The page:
A shift away from the US monopoly on the field and the introduction of a competitor is forcing the industry to embrace the imminent change.

As China prepares to eradicate traces of GPS in the country, firms are scrabbling to make devices Beidou compatible for the 2020 switch-over. 

Beijing-based NavInfo, which supplies Tesla BMW, hopes to begin mass producing semiconductors for Beidou navigation in the next two years, according to Wang Yan, a project director.

It is expecting demand of up to 15 million Beidou-compatible chips a year for autonomous vehicles alone. 

The firm began providing Beidou-enabled mapping and positioning services for the Singapore government in September.  

Beidou is currently operational in China and neighboring regions and will be globally available by 2020, the country claims. It is set to be implemented in a wide variety of systems including smartphones, autonomous cars, ships and planes - including the J-20 fighter (pictured)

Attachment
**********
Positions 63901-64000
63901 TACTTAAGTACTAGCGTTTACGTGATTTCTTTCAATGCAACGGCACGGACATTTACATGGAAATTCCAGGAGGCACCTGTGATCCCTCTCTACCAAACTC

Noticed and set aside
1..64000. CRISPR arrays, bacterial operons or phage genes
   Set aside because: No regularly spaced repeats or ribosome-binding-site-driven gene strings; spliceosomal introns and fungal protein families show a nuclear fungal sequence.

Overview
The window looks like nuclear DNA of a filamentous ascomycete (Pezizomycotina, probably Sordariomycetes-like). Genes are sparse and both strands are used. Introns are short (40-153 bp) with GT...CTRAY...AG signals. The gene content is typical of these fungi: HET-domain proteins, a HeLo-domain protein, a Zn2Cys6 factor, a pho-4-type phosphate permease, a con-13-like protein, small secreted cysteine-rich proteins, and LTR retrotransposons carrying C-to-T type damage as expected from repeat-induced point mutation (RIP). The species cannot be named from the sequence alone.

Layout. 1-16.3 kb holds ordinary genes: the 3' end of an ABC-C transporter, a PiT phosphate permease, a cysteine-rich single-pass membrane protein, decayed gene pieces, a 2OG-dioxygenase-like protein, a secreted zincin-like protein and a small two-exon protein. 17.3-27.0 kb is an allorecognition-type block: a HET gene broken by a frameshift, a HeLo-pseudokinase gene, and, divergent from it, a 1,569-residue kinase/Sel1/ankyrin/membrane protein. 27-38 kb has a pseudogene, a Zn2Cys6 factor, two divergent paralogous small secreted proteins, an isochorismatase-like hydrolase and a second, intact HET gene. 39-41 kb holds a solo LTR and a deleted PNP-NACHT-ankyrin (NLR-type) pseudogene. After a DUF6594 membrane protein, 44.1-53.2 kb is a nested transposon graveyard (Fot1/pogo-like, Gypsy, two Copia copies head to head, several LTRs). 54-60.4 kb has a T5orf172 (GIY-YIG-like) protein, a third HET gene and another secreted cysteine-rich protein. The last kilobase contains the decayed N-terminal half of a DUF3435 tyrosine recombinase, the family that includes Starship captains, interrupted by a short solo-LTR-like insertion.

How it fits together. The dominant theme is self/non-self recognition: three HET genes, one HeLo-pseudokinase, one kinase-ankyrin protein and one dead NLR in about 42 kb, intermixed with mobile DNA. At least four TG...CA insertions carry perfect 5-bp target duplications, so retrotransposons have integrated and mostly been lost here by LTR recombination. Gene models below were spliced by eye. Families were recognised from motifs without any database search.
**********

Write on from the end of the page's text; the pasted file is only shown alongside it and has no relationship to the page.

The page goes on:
Beidou is currently operational in China and neighboring regions and will be globally available by 2020, the country claims. It is set to be implemented in a wide variety of systems including smartphones, autonomous cars, ships and planes - including the J-20 fighter (pictured)

Beidou is currently operational in China and neighboring regions and will be globally available by 2020, the country claims. It is set to be implemented in a wide variety of systems including smartphones, autonomous cars, ships and planes – including the J-20 fighter (pictured)